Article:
Top Books of 2012: Human Evolution and Anthropology

23 12 2012

Jump to another list: Environmental and Climate Change; Evolution; Historical Geology; History of Science; Palaeontology; Zoology

These are books about human evolution, anthropology, and related subjects. Most are in the “educated layman” or undergrad category, with some layman and some complete academic books.

  1. Mitani, Call, Kappeler, Palombit & Silk (eds.). The Evolution of Primate Societies. (University of Chicago Press)
9780226531724 No general discussion of human “nature” and sociology is valid without reference to our evolutionary ancestry. If it’s one of your favourite discussion topics, then get this book so you don’t make elementary mistakes. It basically reviews the ecology, behaviour, and sociology of the social primates and thus allows you to make comparisons. It’s also a surprisingly affordable book for its content.

  1. Hetherington. Living in a Dangerous Climate: Climate Change and Human Evolution. (Cambridge University Press)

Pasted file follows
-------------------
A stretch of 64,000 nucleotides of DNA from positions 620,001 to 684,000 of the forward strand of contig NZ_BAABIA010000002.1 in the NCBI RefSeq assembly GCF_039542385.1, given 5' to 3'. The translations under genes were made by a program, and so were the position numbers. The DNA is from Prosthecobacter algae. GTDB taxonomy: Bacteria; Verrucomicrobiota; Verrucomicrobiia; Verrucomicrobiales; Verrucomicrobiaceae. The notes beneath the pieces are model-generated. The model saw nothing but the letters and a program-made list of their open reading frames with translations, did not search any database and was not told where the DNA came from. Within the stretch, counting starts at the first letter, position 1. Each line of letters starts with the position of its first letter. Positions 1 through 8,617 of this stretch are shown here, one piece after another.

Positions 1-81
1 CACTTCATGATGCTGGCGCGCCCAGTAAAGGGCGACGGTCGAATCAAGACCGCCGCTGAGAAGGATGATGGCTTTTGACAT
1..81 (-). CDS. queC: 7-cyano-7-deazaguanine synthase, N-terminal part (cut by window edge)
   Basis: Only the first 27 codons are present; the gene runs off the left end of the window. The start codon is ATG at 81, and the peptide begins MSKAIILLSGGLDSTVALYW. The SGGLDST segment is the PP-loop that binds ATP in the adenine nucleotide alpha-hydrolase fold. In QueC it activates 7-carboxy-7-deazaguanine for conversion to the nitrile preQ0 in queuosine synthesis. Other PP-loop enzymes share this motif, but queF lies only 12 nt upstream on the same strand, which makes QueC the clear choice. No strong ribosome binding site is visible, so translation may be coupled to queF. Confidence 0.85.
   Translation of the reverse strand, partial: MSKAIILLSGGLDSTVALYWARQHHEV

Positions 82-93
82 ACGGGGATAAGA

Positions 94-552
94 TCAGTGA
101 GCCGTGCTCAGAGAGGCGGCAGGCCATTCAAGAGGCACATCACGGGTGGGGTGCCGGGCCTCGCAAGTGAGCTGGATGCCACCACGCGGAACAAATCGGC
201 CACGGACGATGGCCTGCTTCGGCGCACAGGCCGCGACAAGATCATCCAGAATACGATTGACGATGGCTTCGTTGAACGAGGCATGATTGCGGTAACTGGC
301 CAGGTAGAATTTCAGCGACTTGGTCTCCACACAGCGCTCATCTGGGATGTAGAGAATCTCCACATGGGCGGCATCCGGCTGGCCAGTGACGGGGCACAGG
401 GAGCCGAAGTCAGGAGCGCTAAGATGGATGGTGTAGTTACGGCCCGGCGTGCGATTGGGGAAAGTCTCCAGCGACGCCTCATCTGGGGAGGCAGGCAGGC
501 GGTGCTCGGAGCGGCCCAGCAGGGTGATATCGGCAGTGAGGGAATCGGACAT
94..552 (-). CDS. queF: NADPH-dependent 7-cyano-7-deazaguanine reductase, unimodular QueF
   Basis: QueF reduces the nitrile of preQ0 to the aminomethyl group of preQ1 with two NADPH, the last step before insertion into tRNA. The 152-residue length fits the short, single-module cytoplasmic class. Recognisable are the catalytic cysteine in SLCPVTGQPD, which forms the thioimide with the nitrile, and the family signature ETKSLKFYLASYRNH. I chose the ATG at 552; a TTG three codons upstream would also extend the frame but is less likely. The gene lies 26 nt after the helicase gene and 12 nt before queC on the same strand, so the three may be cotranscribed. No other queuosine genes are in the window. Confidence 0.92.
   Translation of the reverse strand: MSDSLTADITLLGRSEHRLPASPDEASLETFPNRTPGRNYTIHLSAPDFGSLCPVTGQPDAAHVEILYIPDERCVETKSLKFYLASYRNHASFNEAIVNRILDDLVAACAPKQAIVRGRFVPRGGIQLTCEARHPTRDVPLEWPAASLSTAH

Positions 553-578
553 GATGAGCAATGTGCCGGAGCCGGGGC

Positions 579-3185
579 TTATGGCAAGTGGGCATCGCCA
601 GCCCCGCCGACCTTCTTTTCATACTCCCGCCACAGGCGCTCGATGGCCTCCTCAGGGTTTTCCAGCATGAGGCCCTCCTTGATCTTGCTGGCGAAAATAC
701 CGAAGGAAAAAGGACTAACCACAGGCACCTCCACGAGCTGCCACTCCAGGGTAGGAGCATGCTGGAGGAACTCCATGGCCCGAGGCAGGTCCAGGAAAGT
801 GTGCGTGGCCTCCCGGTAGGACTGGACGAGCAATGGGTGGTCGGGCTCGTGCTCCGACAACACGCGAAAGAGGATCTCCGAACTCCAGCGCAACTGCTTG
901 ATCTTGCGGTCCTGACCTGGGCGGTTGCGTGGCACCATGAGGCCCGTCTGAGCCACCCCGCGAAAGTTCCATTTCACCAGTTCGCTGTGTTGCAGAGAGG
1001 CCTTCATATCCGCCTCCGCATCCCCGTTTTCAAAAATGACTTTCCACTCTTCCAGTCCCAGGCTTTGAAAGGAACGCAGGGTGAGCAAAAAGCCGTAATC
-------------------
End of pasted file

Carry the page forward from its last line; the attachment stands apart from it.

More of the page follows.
living-in-a-dangerous-climate-climate-change-and-human-evolution My most basic summary quip of human evolution goes like this: “Humans are a primate species that got super-lucky with coincidental climate changes allowing them to spread globally.” Because that basically sums it up – our evolution was enabled and pushed first and foremost by climate. That much is clear from any historical geology or human evolution book, and what makes this book great is that it doesn’t look at our evolutioary past, but also to how our self-inflicted climate changes will affect us in the future.

  1. Fuentes. Race, Monogamy, and Other Lies They Told You: Busting Myths about Human Nature. (University of California Press)